United States: There Is No Jurisdiction Over An Appeal From A Contempt Order Without Modification Or Continuation Of The Injunction

In Arlington Industries, Inc. v. Bridgeport Fittings, Inc., No. 13-1357 (Fed. Cir. July 17, 2014), the Federal Circuit held that it did not have jurisdiction to hear an appeal where the contempt order was not a final judgment or otherwise appealable.

Arlington Industries, Inc. ("Arlington") and Bridgeport Fittings, Inc. ("Bridgeport") compete in the electrical connectors market.  In March 2001, Arlington sued Bridgeport for infringement of two of its patents.  In January 2002, Arlington filed the action-at-issue on appeal, alleging infringement of a third patent, U.S. Patent No. 6,335,488 ("the '488 patent"), by certain Bridgeport connectors ("Old Connectors").  The parties settled in April 2004, with Bridgeport agreeing to be "permanently enjoined from directly or indirectly making, using, selling, offering for sale or importing . . . [the Old Connectors] or any colorable imitations of [the Old Connectors]" ("the 2004 Injunction").  Slip op. at 3 (citation omitted).

In 2005, Bridgeport began selling redesigned connectors ("New Connectors").  In 2012, Arlington filed a motion for contempt of the 2004 Injunction based on these sales.  The district court found that the New Connectors infringed the '488 patent, and issued a contempt order that expressly enjoined sale of the New Connectors for the life of that patent ("the 2013 Injunction"), but did not enter sanctions at that time.  Bridgeport appealed on multiple grounds.

"The focus of the clarification-or-modification analysis is whether there were changes to the original injunction that 'actually altered the legal relationship between the parties.'"  Slip op. at 7 (quoting Aevoe Corp. v. AE Tech Co., 727 F.3d 1375, 1382 (Fed. Cir. 2013)).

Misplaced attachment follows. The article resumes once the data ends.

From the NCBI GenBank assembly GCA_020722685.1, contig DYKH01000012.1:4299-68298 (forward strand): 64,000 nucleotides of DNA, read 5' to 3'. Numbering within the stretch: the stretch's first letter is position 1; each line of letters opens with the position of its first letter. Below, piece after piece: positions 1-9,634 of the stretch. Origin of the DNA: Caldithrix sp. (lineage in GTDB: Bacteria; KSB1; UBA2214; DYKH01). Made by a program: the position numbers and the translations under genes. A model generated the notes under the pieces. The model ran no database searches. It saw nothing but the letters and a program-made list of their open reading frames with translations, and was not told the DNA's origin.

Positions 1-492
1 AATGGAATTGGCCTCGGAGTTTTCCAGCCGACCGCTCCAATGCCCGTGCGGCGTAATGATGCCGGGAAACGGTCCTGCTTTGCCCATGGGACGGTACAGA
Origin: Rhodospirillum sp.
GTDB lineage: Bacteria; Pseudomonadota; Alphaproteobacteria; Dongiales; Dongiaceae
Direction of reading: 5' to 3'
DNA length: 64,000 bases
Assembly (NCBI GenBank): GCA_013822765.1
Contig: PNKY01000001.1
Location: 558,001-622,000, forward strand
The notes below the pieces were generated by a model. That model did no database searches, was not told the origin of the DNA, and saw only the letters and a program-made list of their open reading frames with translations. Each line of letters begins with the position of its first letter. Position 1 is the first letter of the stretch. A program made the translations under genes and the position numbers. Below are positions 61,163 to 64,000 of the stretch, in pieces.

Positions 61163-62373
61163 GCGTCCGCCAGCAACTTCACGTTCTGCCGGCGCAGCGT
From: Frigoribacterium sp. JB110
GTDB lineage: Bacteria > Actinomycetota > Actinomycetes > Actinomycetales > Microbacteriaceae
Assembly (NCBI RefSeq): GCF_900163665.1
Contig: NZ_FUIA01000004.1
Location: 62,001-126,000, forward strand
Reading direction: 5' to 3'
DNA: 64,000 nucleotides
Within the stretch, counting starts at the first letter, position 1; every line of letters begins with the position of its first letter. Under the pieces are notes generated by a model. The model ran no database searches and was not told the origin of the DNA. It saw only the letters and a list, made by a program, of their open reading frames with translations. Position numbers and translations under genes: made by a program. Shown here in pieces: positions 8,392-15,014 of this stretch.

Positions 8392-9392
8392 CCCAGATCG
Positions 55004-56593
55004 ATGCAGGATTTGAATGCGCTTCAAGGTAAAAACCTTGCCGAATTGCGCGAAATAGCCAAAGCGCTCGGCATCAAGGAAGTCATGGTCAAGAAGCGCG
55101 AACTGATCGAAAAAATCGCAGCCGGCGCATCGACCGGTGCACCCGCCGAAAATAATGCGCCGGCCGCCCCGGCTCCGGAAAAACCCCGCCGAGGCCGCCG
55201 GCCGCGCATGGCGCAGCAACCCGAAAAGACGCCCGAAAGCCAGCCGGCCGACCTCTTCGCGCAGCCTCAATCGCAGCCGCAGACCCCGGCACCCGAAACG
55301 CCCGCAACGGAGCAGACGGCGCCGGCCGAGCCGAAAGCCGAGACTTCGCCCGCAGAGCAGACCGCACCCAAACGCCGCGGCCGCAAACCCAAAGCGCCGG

The Federal Circuit first agreed that it can have jurisdiction over interlocutory injunction orders of district courts under 28 U.S.C. § 1292(c)(1), but only if the injunction has been modified.  In order to determine if the Court has jurisdiction, it must "determine whether the [2013 Injunction] constitutes a modification, or is simply an interpretation or clarification."  Id. at 5-6.  The Court stated, "The focus of the clarification-or-modification analysis is whether there were changes to the original injunction that 'actually altered the legal relationship between the parties.'"  Id. at 7 (quoting Aevoe Corp. v. AE Tech Co., 727 F.3d 1375, 1382 (Fed. Cir. 2013)).

The Court held that the 2013 Injunction was a clarification, not a modification, of the 2004 Injunction.  The Court explained that both injunctions "are directed to the same parties, apply to the same activities, and are in force for the same time period."  Id. at 8.  The Court explained that even though the exact wording identifying the products is different in both injunctions, the injunctions also apply to the same products.  As the Court reasoned, the 2004 Injunction included any colorable imitations of the Old Connectors, and the district court explicitly found the New Connectors were indeed colorable imitations of the Old Connectors; thus, the identification of the new products in the 2013 Injunction was just a clarification of the existing protection of the 2004 Injunction.  As such, the Court stated that the legal relationship between the parties was not altered.